|Citing Patent||Filing date||Publication date||Applicant||Title|
|US6354097 *||Jun 21, 2000||Mar 12, 2002||Carrier Corporation Carrier World Hdqrts.||Method and apparatus for limiting refrigerant pressure in heating mode|
|US6615594||Mar 27, 2001||Sep 9, 2003||Copeland Corporation||Compressor diagnostic system|
|US6758050||Nov 21, 2001||Jul 6, 2004||Copeland Corporation||Compressor diagnostic system|
|US6758051||Oct 28, 2002||Jul 6, 2004||Copeland Corporation||Method and system for diagnosing a cooling system|
|US7162883||Aug 11, 2005||Jan 16, 2007||Emerson Climate Technologies, Inc.||Compressor diagnostic method|
|US7222493||Dec 6, 2005||May 29, 2007||Emerson Climate Technologies, Inc.||Compressor diagnostic system|
|US7260948||Apr 12, 2004||Aug 28, 2007||Copeland Corporation||Compressor diagnostic system|
|US7290989||Dec 30, 2004||Nov 6, 2007||Emerson Climate Technologies, Inc.||Compressor protection and diagnostic system|
|US7313923||Jul 24, 2003||Jan 1, 2008||Emerson Climate Technologies, Inc.||Compressor diagnostic system for communicating with an intelligent device|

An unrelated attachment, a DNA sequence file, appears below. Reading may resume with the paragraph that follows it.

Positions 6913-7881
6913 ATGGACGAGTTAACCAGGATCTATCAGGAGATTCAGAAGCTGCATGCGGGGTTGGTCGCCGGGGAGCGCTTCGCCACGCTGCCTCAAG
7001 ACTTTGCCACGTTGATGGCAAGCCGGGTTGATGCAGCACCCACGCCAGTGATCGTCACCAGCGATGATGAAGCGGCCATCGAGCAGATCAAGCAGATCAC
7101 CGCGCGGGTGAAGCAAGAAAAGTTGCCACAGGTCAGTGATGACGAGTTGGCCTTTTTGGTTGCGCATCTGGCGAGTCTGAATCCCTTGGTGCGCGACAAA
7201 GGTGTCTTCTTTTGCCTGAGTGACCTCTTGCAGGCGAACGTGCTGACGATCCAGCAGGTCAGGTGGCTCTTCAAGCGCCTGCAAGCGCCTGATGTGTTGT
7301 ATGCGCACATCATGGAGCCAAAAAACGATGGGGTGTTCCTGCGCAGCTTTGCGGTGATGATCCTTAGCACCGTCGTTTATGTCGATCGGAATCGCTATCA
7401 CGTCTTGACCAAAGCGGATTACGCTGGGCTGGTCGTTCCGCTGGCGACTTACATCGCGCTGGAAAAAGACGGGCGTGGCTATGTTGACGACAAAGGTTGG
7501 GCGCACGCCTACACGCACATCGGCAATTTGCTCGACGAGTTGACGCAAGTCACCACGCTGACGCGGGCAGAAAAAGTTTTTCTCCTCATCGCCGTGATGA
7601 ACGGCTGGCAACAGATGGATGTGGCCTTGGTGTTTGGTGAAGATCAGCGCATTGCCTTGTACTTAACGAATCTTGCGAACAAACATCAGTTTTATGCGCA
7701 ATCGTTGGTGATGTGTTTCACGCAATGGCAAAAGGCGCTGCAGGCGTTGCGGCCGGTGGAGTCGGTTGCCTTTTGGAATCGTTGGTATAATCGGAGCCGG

|US7491034||Apr 11, 2006||Feb 17, 2009||Emerson Climate Technologies, Inc.||Compressor protection and diagnostic system|
|US7647783||Feb 11, 2004||Jan 19, 2010||Emerson Climate Technologies, Inc.||Compressor diagnostic system|
|US7648342||Apr 11, 2006||Jan 19, 2010||Emerson Climate Technologies, Inc.||Compressor protection and diagnostic system|
|US7878006||Feb 1, 2011||Emerson Climate Technologies, Inc.||Compressor diagnostic and protection system and method|
|US7905098||Mar 15, 2011||Emerson Climate Technologies, Inc.||Compressor diagnostic and protection system and method|
|US7980085||Jan 6, 2010||Jul 19, 2011||Emerson Climate Technologies, Inc.||Compressor diagnostic system|
|US8160827||Oct 30, 2008||Apr 17, 2012||Emerson Climate Technologies, Inc.||Compressor sensor module|
|US8335657||Jul 5, 2011||Dec 18, 2012||Emerson Climate Technologies, Inc.||Compressor sensor module|
|US8393169||Mar 24, 2008||Mar 12, 2013||Emerson Climate Technologies, Inc.||Refrigeration monitoring system and method|
|US8474278||Feb 18, 2011||Jul 2, 2013||Emerson Climate Technologies, Inc.||Compressor diagnostic and protection system and method|
|US8590325||Jul 12, 2007||Nov 26, 2013||Emerson Climate Technologies, Inc.||Protection and diagnostic module for a refrigeration system|
|US8964338||Jan 9, 2013||Feb 24, 2015||Emerson Climate Technologies, Inc.||System and method for compressor motor protection|
|US8974573||Mar 15, 2013||Mar 10, 2015||Emerson Climate Technologies, Inc.||Method and apparatus for monitoring a refrigeration-cycle system|
|US9017461||Mar 15, 2013||Apr 28, 2015||Emerson Climate Technologies, Inc.||Method and apparatus for monitoring a refrigeration-cycle system|
|US9021819||Mar 15, 2013||May 5, 2015||Emerson Climate Technologies, Inc.||Method and apparatus for monitoring a refrigeration-cycle system|